Craig J. Clark — Oct. 26th 2015
For the first time in recent memory, werewolf aficionados have two films featuring our favorite furry monsters to choose from in theaters this Halloween. True, they’re both more family-friendly than some might like, but PG werewolves are better than no werewolves.
First up, there’s Hotel Transylvania 2, the sequel to the hit animated film from 2012. I haven’t seen either, but Steve Buscemi does return to voice Wayne, the harried family wolf who has his paws full keeping his rambunctious pups in line. And since Hotel Transylvania 2 has continued to pack ’em in a month after its release, there’s every reason to believe we’ll be getting a Hotel Transylvania 3 in short order.
Less assured of a follow-up is Goosebumps, which brings to life all of the creepy crawlies cooked up by R.L. Stine in his book series of the same name. I had aged out of the target audience long before Stine’s books first came out in the early ’90s, so I’ve never read any of them, nor have I seen the television shows, specials, and videos they spawned. (Nope, not even The Werewolf of Fever Swamp.) That didn’t prevent me from enjoying the film, though, especially since said werewolf gets a fair bit of play. True, he’s a purely CGI creation (as are most of the monsters in the film), but he has a good design going for him and he’s party to some of the film’s most suspenseful sequences.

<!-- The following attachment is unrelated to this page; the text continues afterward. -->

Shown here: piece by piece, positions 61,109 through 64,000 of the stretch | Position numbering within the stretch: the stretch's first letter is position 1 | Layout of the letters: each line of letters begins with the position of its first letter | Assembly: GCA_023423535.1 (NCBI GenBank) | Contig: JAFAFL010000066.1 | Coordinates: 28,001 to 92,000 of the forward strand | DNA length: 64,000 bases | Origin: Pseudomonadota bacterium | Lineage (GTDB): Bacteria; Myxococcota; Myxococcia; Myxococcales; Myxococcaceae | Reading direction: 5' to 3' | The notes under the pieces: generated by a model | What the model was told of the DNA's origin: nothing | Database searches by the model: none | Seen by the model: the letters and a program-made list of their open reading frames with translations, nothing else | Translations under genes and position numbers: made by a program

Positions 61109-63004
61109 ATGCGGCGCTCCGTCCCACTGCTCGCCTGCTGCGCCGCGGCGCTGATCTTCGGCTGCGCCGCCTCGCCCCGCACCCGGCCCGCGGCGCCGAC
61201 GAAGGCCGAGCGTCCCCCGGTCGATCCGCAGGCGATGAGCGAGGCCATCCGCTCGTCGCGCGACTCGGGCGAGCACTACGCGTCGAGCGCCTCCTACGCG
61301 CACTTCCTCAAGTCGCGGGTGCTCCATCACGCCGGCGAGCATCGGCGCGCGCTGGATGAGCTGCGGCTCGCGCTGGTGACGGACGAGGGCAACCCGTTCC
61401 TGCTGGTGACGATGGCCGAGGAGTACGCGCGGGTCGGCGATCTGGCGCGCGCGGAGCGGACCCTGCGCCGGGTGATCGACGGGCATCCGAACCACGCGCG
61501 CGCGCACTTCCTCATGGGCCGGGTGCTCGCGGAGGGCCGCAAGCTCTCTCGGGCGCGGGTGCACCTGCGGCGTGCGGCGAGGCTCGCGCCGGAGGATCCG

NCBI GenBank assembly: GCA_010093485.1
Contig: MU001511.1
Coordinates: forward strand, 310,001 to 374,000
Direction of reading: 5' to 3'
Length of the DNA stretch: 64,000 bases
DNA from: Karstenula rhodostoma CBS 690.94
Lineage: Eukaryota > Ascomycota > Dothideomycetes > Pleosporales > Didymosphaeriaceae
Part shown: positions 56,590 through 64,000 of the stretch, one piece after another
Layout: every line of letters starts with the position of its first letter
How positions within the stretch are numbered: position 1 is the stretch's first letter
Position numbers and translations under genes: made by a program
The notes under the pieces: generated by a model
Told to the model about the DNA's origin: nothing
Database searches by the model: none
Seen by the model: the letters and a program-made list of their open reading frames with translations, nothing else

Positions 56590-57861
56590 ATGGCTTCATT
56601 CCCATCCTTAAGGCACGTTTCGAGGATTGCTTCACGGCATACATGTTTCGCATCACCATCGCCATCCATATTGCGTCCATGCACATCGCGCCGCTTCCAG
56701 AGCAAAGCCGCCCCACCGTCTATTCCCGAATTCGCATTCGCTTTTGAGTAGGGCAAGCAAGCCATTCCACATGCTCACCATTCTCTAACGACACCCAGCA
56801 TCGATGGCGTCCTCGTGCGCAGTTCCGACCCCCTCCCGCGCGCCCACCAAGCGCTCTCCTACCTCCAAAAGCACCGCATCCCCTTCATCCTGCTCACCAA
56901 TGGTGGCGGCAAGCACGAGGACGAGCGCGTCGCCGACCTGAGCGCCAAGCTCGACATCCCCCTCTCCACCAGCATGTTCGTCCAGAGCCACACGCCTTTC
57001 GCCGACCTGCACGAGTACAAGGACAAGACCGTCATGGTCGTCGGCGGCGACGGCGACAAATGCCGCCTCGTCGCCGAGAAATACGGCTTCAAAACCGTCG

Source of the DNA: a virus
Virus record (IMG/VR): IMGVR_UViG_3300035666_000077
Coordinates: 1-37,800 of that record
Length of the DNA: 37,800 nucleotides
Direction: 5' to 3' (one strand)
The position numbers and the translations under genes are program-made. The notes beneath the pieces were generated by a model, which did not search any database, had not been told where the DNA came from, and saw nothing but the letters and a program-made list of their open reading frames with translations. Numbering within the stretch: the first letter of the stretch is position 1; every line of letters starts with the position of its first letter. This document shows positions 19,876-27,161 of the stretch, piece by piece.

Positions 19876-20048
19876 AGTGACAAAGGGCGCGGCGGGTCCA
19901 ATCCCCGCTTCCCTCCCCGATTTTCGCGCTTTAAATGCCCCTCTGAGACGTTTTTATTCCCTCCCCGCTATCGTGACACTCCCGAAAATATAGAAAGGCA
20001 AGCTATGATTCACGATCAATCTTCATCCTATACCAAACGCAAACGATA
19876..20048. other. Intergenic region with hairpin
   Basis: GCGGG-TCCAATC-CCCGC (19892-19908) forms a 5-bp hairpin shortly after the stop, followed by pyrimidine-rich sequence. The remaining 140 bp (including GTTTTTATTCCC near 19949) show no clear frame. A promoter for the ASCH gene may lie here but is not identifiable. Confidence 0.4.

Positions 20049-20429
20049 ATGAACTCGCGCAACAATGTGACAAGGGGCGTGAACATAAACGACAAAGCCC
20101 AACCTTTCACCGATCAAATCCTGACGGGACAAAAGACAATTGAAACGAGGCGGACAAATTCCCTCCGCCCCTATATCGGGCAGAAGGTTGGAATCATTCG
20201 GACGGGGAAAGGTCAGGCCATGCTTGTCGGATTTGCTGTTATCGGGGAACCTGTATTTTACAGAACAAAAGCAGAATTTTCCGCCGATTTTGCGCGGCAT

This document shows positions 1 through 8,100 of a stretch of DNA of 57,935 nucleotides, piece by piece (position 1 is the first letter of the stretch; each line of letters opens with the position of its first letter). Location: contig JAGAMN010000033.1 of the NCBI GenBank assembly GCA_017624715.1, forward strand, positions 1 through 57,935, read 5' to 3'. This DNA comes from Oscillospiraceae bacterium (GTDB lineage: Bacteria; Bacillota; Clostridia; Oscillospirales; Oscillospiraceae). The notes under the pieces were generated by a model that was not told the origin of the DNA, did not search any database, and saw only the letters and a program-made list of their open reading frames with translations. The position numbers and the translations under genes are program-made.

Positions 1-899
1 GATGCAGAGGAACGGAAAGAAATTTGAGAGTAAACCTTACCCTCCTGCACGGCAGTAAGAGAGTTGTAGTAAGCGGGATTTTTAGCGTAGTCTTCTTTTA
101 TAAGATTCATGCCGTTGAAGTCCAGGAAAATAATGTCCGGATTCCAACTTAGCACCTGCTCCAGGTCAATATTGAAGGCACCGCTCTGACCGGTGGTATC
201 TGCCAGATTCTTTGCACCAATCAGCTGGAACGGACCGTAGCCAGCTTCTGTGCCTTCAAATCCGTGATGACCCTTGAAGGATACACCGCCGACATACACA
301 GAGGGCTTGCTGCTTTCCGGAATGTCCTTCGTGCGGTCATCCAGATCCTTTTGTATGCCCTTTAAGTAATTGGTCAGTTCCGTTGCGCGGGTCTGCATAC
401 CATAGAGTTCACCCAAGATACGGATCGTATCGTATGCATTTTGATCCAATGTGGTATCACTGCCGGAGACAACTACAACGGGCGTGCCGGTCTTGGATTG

In addition to the werewolf, which gets about five minutes of featured screen time (not that I was keeping track or anything), Goosebumps also unleashes an abominable snowman (the first of Stine’s creations to escape from his manuscripts), a vindictive ventriloquist’s dummy named Slappy, an army of garden gnomes, the Invisible Boy, a giant praying mantis, a squad of space aliens with freeze rays, a gaggle of ghouls, some scarecrows, a mummy, a scary clown (is there any other kind?), and many others. That should be enough to satisfy just about any monster fan.
On the opposite end of the spectrum in that regard is the horror anthology Tales of Halloween, which received a limited release in conjunction with its bow on VOD. The main draw for me was the participation of Dog Soldiers director Neil Marshall, who contributes the best segment (“Bad Seed,” about a killer jack-o-lantern), but the IMDb keywords page also promised a werewolf that the film failed to deliver, so I have submitted a request to the site to have it removed. And I’m using this space to let potential viewers know there are no werewolves in Tales of Halloween. Maybe if there were, it would have actually gotten a wide release.